First Reading: Ruth 2:1-3, 8-11; 4:13-17
Naomi had a prominent kinsman named Boaz, of the clan of her husband Elimelech. Ruth the Moabite said to Naomi, “Let me go and glean ears of grain in the field of anyone who will allow me that favor.” Naomi said to her, “Go, my daughter,” and she went. The field she entered to glean after the harvesters happened to be the section belonging to Boaz of the clan of Elimelech. Boaz said to Ruth, “Listen, my daughter! Do not go to glean in anyone else’s field; you are not to leave here. Stay here with my women servants. Watch to see which field is to be harvested, and follow them; I have commanded the young men to do you no harm. When you are thirsty, you may go and drink from the vessels the young men have filled.” Casting herself prostrate upon the ground, Ruth said to him, “Why should I, a foreigner, be favored with your notice?” Boaz answered her: “I have had a complete account of what you have done for your mother-in-law after your husband’s death; you have left your father and your mother and the land of your birth, and have come to a people whom you did not know previously.” Boaz took Ruth. When they came together as man and wife, the LORD enabled her to conceive and she bore a son. Then the women said to Naomi, “Blessed is the LORD who has not failed to provide you today with an heir! May he become famous in Israel! He will be your comfort and the support of your old age, for his mother is the daughter-in-law who loves you. She is worth more to you than seven sons!” Naomi took the child, placed him on her lap, and became his nurse. And the neighbor women gave him his name, at the news that a grandson had been born to Naomi. They called him Obed. He was the father of Jesse, the father of David.
Responsorial Psalm: Psalms 128:1B-2, 3, 4, 5
See how the Lord blesses those who fear him. Blessed are you who fear the LORD, who walk in his ways! For you shall eat the fruit of your handiwork; blessed shall you be, and favored. You wife shall be like a fruitful vine in the recesses of your home; Your children like olive plants around your table. Behold, thus is the man blessed who fears the LORD. The LORD bless you from Zion: may you see the prosperity of Jerusalem all the days of your life.
Gospel: Matthew 23:1-12
Jesus spoke to the crowds and to his disciples, saying, “The scribes and the Pharisees have taken their seat on the chair of Moses. Therefore, do and observe all things whatsoever they tell you, but do not follow their example. For they preach but they do not practice. They tie up heavy burdens hard to carry and lay them on people’s shoulders, but they will not lift a finger to move them. All their works are performed to be seen. They widen their phylacteries and lengthen their tassels. They love places of honor at banquets, seats of honor in synagogues, greetings in marketplaces, and the salutation ‘Rabbi.’ As for you, do not be called ‘Rabbi.’ You have but one teacher, and you are all brothers. Call no one on earth your father; you have but one Father in heaven. Do not be called ‘Master’; you have but one master, the Christ. The greatest among you must be your servant. Whoever exalts himself will be humbled; but whoever humbles himself will be exalted.”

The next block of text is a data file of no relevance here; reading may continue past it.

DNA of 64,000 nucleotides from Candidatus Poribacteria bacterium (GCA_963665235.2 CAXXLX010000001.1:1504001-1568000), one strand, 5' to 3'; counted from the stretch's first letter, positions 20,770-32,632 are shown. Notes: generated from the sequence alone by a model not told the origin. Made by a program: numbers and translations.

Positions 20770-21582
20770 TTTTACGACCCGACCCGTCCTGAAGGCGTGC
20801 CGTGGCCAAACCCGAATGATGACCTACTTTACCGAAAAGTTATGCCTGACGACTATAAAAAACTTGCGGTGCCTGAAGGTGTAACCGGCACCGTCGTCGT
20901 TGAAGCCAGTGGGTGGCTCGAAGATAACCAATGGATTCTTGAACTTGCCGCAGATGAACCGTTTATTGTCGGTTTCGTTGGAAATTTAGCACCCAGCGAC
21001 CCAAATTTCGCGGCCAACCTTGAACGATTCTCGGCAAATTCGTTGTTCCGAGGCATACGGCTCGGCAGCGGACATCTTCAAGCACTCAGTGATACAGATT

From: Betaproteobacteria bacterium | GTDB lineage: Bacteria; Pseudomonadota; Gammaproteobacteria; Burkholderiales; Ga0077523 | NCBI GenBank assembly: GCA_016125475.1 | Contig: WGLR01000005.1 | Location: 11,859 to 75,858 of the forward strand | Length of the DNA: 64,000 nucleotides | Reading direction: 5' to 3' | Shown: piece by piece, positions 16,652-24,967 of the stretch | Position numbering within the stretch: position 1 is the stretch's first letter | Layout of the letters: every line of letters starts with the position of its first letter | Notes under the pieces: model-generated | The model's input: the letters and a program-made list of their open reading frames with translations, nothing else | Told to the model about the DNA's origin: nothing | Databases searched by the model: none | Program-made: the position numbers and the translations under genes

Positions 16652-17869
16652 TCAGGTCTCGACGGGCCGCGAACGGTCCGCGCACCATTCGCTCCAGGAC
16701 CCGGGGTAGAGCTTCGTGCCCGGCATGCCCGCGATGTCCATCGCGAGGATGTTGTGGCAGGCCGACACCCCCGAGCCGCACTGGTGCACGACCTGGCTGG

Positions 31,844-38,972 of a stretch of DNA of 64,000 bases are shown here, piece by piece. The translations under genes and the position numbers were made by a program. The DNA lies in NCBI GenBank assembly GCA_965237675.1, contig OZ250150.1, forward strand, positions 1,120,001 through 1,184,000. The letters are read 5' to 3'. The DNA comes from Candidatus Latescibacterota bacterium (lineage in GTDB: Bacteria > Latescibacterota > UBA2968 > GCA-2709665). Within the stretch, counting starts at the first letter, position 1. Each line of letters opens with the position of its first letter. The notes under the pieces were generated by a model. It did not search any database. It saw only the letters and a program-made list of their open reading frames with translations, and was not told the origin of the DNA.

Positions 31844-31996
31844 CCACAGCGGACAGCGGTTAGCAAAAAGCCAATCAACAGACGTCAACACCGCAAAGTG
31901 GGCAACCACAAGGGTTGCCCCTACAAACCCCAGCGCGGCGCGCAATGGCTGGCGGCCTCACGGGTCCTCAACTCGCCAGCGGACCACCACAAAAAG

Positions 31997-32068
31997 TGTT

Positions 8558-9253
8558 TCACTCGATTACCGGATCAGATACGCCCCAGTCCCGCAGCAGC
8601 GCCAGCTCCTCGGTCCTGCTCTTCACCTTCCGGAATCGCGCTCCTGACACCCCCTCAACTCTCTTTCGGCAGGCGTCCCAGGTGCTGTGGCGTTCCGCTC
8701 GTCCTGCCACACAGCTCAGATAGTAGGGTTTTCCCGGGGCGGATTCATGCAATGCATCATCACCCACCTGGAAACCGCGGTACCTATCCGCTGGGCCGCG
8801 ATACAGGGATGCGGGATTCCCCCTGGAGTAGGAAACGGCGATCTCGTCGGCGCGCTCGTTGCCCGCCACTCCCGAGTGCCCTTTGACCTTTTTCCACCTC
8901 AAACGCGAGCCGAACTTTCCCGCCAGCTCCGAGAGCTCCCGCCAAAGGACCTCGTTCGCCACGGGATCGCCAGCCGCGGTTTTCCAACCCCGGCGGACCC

I did this stupid thing once and prayed for humility. Yeah, that was a bad good idea. When you pray for humility you cannot be angry, caught off-guard or upset that you are a victim when the unexpected happens, because you asked for it, for goodness’ sakes, and gosh darn it, God sure delivers on that prayer petition. It only takes once to ask for humility and you will never do it again. Perhaps this is because God does a great job at answering your prayer, you learn your lesson quickly (perhaps!!).
Humility is hard for everyone, but I feel especially for outgoing, extroverted, leadership-oriented people like me. I like the attention. I love the spotlight. I want to be the one person people turn to. I have a lot to lose from humility. I have accepted these things in my personality/genetic make-up because there are some great strengths to draw from in a personality like mine, but one of the biggest set backs and weaknesses . . . humility. God calls us out big time in today’s Gospel to be humble.
I fall way short of “whoever humbles himself will be exalted.” I think humility looks different for each person, because we all know we love to play the comparison game. That game is all for nothing because no person is truly like another. We can only ask God for humility and for Him to reveal to us what that looks like for us.
I love and take to heart this quote from C.S. Lewis who reminds us, “Humility is not thinking less of yourself, it’s thinking of yourself less.” That right there is beautiful. If I can only just shift my time, attention and focus off of myself, humility will naturally come. It’s not a bold display of “I am less” but a quiet display of “He is more.” I strive for that, pray for it, and walk out in faith, sometimes humiliated, but most of the time lifted up.[Tweet “We can only ask God for humility and for Him to reveal to us what that looks like for us.”]
Join me ladies in praying this litany of humility today, link here.
Cassie Kent is a wife, mom to two kiddos, loves to get a little crafty and even throws a monthly party celebrating the beauty of creativity. You can find out more about her here.